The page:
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SBJ/February 13-19, 2012/Leagues and Governing Bodies
IndyCar moves beyond tragedy, targets growth
Published February 13, 2012, Page 6
|Izod IndyCar Series CEO Randy Bernard cites new business such as Discover’s deal to be the official credit card provider.
Bernard said that IndyCar has stayed out of the media since last October out of deference to the Wheldon family. It spent the last several months talking to drivers and gathering ideas for how to make the sport safer. It also dealt with a schedule that was thrown into disarray as events scheduled for oval tracks in Texas, Las Vegas and California were reconsidered by both the series and the tracks.
A 2012 race in Las Vegas, which was expected to be announced right after the 2011 race, was canceled after the IndyCar Series bought its way out of a multiyear contract at the facility. The race at Texas Motor Speedway was eventually scheduled for June 9 and the race at Auto Club Speedway in California was confirmed for Sept. 15.
“[The Vegas crash] put a black cloud on us for a couple of months, but I think in everything in life there are going to be highs and lows,” Bernard said. “You’ve got to rise above it and continue to go on. The sport has been very committed and working very hard to be sure this season brings new and great competition and entertainment.”
The sport already has some early momentum on the sponsorship front. Today, it is expected to announce a new five-year agreement with Discover, which will develop a series credit card. It is the first partner the series has had in the category since 2006 when it had a deal for affinity cards with MBNA. Financial terms of the agreement weren’t available.
|Discover will develop a series credit card.
“We’ve expanded our sports portfolio over the last few years,” said Kevin O’Donnell, vice president of credit issuance at Discover, who added that the company sponsors the Bowl Championship Series, Orange Bowl and the NHL. “IndyCar is a very unique organization. There’s obviously a business relationship but we’re partnering with them to help them reward their fan base, and we’ll process their (fans’) transactions, which obviously benefits us.”
In addition to Discover, IndyCar signed Fuzzy’s Vodka, renewed its agreement with tiremaker Firestone and signed a new merchandising agreement with retailer Lids.
The Lids deal, which was announced last week, will put IndyCar merchandise in more than 1,000 retail outlets nationwide. The company also will take over management of IndyCar’s online merchandise sales.
Bernard said that sponsorship revenue is on track to increase 5 percent from a year ago, and he expects that percentage to rise as more deals are signed during the season.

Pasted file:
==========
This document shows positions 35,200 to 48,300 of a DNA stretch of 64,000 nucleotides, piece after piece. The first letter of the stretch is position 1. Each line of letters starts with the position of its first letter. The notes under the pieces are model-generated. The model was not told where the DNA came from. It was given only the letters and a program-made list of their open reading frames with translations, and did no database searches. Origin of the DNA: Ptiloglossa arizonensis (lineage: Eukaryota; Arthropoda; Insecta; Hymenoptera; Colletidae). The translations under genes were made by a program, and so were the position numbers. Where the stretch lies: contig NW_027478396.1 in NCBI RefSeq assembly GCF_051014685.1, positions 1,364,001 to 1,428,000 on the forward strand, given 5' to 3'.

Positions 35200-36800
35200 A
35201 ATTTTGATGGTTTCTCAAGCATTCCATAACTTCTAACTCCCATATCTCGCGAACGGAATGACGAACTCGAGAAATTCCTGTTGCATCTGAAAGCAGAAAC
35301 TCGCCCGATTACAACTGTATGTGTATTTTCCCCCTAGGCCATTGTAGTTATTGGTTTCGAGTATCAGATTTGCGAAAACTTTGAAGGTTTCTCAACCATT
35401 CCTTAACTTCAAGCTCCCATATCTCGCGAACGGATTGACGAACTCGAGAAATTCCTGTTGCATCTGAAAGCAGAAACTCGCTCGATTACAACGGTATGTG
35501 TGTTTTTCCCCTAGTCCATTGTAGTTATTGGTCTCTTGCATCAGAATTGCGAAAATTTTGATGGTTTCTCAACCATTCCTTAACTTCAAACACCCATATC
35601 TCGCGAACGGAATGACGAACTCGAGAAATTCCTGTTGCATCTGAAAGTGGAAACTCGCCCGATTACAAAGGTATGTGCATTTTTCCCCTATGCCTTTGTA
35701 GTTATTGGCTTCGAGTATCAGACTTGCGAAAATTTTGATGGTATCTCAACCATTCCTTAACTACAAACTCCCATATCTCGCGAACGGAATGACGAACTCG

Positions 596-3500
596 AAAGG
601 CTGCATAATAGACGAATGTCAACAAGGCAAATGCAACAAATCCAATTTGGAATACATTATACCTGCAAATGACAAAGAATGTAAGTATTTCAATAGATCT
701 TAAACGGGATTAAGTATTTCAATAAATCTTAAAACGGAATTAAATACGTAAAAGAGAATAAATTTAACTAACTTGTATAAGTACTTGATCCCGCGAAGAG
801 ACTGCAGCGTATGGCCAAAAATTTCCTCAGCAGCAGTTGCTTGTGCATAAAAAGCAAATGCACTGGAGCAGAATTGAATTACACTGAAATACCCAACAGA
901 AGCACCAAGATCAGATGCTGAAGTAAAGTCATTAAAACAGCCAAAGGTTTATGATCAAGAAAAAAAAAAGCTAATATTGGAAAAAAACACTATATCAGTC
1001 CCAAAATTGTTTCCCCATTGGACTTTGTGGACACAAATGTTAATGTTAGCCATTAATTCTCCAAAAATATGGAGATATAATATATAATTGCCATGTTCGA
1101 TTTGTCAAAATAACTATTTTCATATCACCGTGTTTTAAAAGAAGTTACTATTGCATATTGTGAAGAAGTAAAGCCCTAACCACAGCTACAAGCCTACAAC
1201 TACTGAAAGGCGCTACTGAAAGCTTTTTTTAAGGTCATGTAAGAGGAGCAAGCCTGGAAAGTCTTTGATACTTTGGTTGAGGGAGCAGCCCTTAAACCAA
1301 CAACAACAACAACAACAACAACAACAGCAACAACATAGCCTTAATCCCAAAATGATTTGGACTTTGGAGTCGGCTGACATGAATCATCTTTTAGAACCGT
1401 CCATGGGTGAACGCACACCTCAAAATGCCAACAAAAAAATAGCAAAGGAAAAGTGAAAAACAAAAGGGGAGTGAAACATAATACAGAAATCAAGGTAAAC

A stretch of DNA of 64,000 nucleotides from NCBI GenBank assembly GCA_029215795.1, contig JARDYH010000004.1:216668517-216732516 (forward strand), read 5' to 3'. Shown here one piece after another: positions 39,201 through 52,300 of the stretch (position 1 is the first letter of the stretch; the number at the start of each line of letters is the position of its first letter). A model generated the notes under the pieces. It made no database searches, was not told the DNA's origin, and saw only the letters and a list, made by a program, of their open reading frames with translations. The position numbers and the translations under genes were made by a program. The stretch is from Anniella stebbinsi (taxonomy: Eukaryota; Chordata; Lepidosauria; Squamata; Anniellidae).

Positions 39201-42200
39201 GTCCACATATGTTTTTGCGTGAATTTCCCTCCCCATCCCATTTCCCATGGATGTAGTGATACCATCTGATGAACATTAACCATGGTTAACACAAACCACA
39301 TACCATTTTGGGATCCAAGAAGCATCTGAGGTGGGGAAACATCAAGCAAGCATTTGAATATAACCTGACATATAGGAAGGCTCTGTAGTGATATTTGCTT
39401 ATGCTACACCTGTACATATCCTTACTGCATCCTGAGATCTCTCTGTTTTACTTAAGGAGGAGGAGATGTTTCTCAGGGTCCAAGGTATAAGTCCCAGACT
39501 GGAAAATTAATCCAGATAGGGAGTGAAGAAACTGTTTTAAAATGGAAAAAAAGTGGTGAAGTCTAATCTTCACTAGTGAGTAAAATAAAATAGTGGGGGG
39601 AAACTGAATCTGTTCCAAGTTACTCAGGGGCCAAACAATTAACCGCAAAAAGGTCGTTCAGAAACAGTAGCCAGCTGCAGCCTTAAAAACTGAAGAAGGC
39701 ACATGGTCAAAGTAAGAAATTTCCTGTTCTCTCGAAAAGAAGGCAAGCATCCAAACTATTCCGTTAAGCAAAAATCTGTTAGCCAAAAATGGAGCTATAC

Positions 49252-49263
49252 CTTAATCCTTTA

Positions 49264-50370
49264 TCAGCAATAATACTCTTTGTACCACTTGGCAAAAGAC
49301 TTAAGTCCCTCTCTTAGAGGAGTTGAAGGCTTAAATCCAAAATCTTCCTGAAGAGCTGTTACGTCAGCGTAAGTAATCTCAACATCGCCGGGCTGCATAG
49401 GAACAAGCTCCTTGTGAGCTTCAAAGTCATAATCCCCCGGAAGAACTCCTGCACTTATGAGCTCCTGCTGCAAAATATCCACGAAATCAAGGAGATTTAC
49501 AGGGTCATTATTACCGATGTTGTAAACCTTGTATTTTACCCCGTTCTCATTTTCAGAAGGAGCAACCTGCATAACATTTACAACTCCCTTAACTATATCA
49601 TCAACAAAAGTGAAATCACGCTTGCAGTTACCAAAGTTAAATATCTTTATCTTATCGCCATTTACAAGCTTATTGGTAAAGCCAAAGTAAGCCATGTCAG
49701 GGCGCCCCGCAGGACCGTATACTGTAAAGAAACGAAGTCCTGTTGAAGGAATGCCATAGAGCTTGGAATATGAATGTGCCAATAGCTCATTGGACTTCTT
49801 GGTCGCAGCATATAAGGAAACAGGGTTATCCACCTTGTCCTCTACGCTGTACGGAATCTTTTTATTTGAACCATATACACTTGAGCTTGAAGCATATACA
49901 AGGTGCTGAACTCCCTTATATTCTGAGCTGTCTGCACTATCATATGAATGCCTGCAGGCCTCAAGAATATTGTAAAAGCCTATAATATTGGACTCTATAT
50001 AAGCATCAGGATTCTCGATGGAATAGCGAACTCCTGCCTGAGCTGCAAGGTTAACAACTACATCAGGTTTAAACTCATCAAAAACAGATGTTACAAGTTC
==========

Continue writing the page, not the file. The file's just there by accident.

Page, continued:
“That’s huge for us,” Bernard said. “We have great momentum on sponsorship.”
Last year, IndyCar focused much of its marketing efforts on its championship at the end of the season. It created a special promotion offering a driver from another series $5 million if the driver won the final IndyCar race of the season at Las Vegas. Bernard answered questions throughout the year about whether or not he’d heard from NASCAR or Formula One drivers interested in the race. When no outside driver took the challenge, Bernard brought on GoDaddy as the presenting sponsor of a special promotion that put Wheldon at the back of the field in Las Vegas and gave him a chance to split $5 million with a race fan if he won. The publicity stunt was questioned after Wheldon’s death.
Bernard said that this year the sport won’t have a seasonlong marketing effort akin to last year’s promotion. Instead, it will focus on telling the story of its new car and the entrance of new manufacturers, Lotus and Chevrolet. It also will concentrate on telling the story of its drivers, which Bernard believes will be easier to do now that Danica Patrick has left the sport in favor of NASCAR.
“I think Danica will do a tremendous amount for NASCAR, but I don’t think it’s a negative for us,” he said. “Sometimes I think her umbrella took some of the sunshine away from drivers like Dario (Franchitti) who should have been in the sun more. I really believe that.”
When Bernard said last year that he would quit his job if the last race of the season didn’t draw better than a 0.8 Nielsen rating, speculation arose that he might be looking for an exit from the sport he took over in 2010. That speculation only increased after the crash in Las Vegas. But Bernard reiterated that he had a five-year contract as CEO and said he has no plans of leaving any time soon.
“Some critics said I would quit,” he said. “Some said I would get fired. Some said IndyCar would be broke. I try not to listen to the critics. I have a five-year contract and gave the [Hulman] family my word. I don’t give up. I’m going to bust my butt every day to try and do what I came here to do, which is help IndyCar.”